207. In old work, the lath was generally made of oak, but in current practice, pine, spruce, and hemlock are used. The regular size of the lath strips is 1/4 in. X 1 1/2 in., and 4 feet in length; this length regulates the spacing of the furring strips, studs, and joists in order to prevent waste of material.

The lath may be either split or sawed; the former gives a better wall, as there are no cross-grained fibers to reduce its strength; while the presence of the cross-grained fibers in sawed lath makes it liable to curl and warp, due to the absorption of moisture from the mortar, still, being somewhat cheaper, it is more generally used in this country. To avoid the warping already referred to, the lath should be straight grained; to insure durability, it should be well seasoned, free from any appearance of sap, rot, or incipient decay; for strength, it should be clear of shakes and large or loose knots; and to prevent the subsequent discoloration of the plaster, the lath should be free from live knots and resinous pockets.

Laths are sold by the thousand, which will cover about 570 square feet, estimating 1 3/4 laths to the square foot. A fairly good workman will put on from 1,000 to 1,200 laths per day of 10 hours.

208. The laths are nailed in place in parallel rows, the edges being kept a full 1/4 inch apart, to enable the soft plaster to be pressed through and form the key. The ends of the laths should not lap over each other, but should be butt jointed and flush. Continuous joints should not occur on one support, but the lathed surface should be divided into panels from 15 to 18 inches in width, and the joints be made to break on alternate supports, as shown by the panel a b d c, Fig. 104; otherwise continuous cracks will be liable to form. The laths are usually attached to joists and studs with cut or wire nails, about 1 1/8 inches in length, and having large, flat heads, one nail being used at each support; more solid work is obtained where two nails are used at each support, but in any case there should be at least two nails in each lath at each end. The nails should be galvanized, to prevent the moisture from readily attacking the iron and causing the nails to rust, which will produce large yellow patches on the surface of the plaster. Where certain plasters, such as Keene's cement, are applied, copper nails must be used, as the plasters contain ingredients that will cause iron nails to rust rapidly.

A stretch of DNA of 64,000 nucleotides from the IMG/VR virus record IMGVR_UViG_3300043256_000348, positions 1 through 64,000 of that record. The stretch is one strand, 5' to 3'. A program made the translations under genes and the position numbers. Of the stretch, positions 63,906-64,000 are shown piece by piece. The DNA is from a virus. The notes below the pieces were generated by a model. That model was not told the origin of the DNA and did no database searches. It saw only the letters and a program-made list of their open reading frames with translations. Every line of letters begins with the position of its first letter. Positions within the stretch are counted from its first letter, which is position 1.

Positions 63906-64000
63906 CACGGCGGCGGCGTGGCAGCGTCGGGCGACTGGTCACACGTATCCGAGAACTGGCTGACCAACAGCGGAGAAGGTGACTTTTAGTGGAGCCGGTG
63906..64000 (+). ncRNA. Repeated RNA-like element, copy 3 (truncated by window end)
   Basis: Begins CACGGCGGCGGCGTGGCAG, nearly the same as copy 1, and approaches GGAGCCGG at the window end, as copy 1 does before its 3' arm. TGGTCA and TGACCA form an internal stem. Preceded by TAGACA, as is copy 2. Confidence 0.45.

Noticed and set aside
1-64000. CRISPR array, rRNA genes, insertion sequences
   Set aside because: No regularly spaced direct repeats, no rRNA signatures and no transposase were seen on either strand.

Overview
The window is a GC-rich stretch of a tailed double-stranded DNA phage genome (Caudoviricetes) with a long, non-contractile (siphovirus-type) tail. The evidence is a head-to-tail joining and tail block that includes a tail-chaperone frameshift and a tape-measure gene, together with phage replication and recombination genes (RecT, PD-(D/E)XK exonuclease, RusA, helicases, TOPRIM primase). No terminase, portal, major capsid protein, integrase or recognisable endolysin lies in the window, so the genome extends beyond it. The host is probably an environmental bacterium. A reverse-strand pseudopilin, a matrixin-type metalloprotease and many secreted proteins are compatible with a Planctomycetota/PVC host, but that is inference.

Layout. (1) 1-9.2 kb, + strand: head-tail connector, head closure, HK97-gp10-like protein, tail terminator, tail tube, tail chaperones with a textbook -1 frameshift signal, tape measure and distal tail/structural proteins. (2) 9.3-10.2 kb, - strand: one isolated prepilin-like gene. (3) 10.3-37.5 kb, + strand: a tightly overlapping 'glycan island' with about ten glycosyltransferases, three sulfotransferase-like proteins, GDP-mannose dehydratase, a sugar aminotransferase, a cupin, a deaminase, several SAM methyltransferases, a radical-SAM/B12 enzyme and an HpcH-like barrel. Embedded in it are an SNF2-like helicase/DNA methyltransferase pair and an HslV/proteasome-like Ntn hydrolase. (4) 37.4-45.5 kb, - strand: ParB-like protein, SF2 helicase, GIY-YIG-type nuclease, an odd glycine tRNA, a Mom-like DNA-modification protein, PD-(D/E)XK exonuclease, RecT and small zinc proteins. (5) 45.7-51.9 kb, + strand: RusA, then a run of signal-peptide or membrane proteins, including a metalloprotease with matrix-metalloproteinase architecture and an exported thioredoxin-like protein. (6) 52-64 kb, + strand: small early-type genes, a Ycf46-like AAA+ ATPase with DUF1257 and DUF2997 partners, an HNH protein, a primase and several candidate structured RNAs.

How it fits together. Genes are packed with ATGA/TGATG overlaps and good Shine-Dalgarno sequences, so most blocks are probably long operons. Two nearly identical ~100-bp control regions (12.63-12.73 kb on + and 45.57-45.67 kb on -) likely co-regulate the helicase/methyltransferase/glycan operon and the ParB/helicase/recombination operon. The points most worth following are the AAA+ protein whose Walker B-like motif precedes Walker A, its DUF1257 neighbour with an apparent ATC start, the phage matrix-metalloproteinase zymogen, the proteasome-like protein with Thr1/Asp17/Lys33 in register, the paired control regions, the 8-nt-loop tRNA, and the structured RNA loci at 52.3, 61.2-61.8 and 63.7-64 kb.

Where joists or studs are over 2 inches in width, a strip should be attached to them so as to allow the lath to be kept clear of the wide surface and enable the plaster to form the key. Nails are sometimes thickly studded over wide surfaces of wood, such as beams, the plaster rivet being formed around the heads of the nails; but, where practicable, lath splits nailed at intervals to the beam, transversely to the lathing, will give better results. The practice of closing angles and narrow spaces with the laths placed vertically, should not be allowed, as an imperfect key is formed, owing to the weight of the mortar causing a downward flow of its substance.

209. Sheathing Lath

Sheathing Lath. A combined sheathing and lath has been used to some extent, and, while somewhat more costly, is an excellent substitute for ordinary lath. It consists of 7/8-inch boards, 8 inches in width, cut in uniform lengths, and grooved as shown in Fig. 99. Such sheathing is especially valuable when the outer walls of wooden buildings are to be back plastered; that is, the sheathing, grooved side inwards, is nailed to the outside of the studs, the plaster being applied between the latter. This method makes a very warm house, but, when a second thickness of plaster is used inside the studs, it is, of course, more expensive than the ordinary plastering. This lath is also used for inside work, and has the advantage of requiring less mortar than the common lathing, and also that nails can be driven anywhere in them without danger of loosening the plaster.

209 Sheathing Lath 227

Fig. 99.